Where are my HRT patches?
The shortage of HRT patches reported in the news this week is a cause of concern for many menopausal women. The Department for Health and Social Care (DHSC) and the British Menopause Society (BMS) have said that there are ‘ongoing supply issues’ due to manufacturing delays and shortages but it’s unclear exactly what is causing the problem.
In 2018, a European pharmacists body suggested that both the Falsified Medicines Directive (changes in legislation introduced earlier this year to improve patient safety) and Brexit could contribute to an increase in medicines shortages. The DHSC has warned of ‘significant disruption’ following a no-deal. Whatever side of the debate you’re on – any disruption to the supply of essential medicines is a worrying prospect. While the lack of availability of HRT patches is not life-threatening, it is crucial to the quality of life and wellbeing of a good deal of women. Earlier this week the BMS published guidance on the matter together with a handy update on product availability.
As a menopausal woman I really don’t need anything else to make me feel hot under the collar, but over the last six months I’ve been experiencing problems obtaining my Evorel Conti HRT patches (impacted by an increase in demand according to the British Menopause Society). My local pharmacist has recommended making an appointment to see my doctor to discuss alternatives. In the past, this in itself has added to my frustration – but now I know which doctor has the Menopause Knowledge (and to be honest is generally more helpful and understanding), I’m hoping that my appointment will not be followed by a day chasing around local pharmacies trying to get my hands on HRT. Several friends are experiencing supply issues, too, ‘A few of us who use the same patches are having problems acquiring them,’ said one friend, ‘Someone suggested that we should sub each other; create a swap shop of available patches. It’s a good idea. But my best advice is to get your repeat prescription in really early.’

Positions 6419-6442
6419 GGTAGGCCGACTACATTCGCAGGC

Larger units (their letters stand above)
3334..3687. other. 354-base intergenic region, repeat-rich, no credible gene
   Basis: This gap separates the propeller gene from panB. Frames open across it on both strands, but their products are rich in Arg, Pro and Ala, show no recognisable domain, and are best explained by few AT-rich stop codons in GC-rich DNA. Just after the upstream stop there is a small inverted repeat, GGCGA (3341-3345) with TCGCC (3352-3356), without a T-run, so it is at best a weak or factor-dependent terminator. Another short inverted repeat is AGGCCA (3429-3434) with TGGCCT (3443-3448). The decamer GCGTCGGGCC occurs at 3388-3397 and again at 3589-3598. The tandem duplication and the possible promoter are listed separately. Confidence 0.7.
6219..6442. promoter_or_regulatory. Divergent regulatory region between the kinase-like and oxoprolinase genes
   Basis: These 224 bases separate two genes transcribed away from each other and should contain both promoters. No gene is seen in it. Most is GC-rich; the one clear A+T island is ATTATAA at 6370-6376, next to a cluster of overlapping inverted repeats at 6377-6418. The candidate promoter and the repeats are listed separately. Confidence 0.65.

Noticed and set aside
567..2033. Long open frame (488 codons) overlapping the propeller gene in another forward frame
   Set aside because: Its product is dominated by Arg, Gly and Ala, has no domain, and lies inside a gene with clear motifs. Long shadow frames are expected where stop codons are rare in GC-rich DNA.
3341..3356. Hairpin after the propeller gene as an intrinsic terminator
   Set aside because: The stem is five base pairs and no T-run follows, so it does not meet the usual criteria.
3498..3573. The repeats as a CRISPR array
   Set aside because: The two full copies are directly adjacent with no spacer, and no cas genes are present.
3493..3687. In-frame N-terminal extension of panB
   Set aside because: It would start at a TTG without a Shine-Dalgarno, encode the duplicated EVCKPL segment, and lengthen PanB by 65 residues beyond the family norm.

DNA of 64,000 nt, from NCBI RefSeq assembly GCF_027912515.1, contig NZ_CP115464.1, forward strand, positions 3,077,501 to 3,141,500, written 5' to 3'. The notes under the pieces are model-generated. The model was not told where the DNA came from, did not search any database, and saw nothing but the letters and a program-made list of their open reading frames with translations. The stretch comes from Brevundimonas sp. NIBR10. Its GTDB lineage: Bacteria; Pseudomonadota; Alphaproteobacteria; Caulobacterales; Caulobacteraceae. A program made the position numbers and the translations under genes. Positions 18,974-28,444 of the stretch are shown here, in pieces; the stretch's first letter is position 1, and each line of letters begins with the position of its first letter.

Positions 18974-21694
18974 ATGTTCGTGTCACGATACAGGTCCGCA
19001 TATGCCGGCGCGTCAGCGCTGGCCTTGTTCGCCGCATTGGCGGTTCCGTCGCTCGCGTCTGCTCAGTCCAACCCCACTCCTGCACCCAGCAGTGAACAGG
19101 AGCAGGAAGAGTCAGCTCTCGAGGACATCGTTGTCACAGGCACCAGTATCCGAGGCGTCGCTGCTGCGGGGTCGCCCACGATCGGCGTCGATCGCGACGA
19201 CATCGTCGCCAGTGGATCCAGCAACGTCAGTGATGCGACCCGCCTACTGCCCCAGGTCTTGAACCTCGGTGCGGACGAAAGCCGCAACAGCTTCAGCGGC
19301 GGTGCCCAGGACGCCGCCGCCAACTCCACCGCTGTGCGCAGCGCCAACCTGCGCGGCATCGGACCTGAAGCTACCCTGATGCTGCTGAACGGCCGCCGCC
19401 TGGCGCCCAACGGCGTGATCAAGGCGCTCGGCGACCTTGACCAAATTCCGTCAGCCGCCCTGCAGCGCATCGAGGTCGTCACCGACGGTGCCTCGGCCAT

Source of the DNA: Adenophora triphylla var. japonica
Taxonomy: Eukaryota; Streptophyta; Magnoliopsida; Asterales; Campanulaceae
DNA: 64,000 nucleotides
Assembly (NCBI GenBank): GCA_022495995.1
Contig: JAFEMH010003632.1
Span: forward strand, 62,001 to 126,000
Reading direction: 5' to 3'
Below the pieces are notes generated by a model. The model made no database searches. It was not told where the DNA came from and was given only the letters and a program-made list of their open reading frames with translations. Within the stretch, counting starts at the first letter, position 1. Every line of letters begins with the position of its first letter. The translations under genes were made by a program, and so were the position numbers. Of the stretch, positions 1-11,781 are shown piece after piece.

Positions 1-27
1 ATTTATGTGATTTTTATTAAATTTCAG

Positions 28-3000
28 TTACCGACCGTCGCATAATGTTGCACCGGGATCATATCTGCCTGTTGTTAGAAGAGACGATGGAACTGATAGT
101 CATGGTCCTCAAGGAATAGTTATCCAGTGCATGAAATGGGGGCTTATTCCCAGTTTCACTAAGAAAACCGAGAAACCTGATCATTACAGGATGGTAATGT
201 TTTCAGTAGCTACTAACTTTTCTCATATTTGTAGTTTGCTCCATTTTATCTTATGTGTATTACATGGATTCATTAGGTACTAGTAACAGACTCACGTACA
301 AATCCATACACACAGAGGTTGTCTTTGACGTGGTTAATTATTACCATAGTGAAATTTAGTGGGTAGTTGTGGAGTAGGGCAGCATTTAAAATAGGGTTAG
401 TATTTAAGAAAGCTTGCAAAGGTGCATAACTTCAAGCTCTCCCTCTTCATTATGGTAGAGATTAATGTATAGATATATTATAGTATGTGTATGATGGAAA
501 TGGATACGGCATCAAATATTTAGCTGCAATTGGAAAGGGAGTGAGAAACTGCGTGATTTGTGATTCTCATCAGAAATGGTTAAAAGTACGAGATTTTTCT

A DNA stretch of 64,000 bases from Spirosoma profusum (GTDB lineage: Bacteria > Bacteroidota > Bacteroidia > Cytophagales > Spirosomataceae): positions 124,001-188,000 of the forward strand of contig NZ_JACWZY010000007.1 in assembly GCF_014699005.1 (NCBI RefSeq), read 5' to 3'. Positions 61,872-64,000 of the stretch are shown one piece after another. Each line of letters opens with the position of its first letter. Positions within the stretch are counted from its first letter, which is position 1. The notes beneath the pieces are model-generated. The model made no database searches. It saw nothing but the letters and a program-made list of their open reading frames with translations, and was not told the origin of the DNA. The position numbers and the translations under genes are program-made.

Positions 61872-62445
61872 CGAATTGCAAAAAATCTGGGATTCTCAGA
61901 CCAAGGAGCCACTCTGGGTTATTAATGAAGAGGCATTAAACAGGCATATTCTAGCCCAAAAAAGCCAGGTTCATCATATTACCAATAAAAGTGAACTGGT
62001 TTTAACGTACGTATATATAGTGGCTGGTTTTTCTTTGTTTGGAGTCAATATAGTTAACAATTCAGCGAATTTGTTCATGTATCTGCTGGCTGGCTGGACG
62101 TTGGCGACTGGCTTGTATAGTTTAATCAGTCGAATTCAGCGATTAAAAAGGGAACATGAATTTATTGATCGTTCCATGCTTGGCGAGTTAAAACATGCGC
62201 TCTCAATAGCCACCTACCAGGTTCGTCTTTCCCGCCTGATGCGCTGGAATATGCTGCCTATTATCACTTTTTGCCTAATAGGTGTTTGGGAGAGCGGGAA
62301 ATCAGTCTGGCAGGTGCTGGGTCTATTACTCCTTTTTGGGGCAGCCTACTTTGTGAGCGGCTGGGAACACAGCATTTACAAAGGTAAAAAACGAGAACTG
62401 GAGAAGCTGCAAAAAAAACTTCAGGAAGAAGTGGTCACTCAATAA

Another friend believes there would be a national outcry if the medicine shortages related to men’s health, ‘Let’s face it, no one thinks it’s an important issue. If there was a Viagra shortage, there would be mass panic!’ And this is why we need to continue the conversation around menopause, keep on raising awareness, break the taboo. As well as supporting each other by sharing advice and information. The National Institute for Health and Care Excellence says that approximately one million women in the UK use HRT to treat menopausal symptoms. That’s quite a number of angry women, the prime minister might not want to mess with…
There’s a feature on the BBC website with interesting case studies, including a couple of transgender women and a 38-year-old with a chromosomal condition, all reliant on HRT. The BMS recommends the Menopause Matters website, and has published these contact details for further enquiries:
Please contact the British Menopause Society by telephone, 01628 890 199, email [email protected]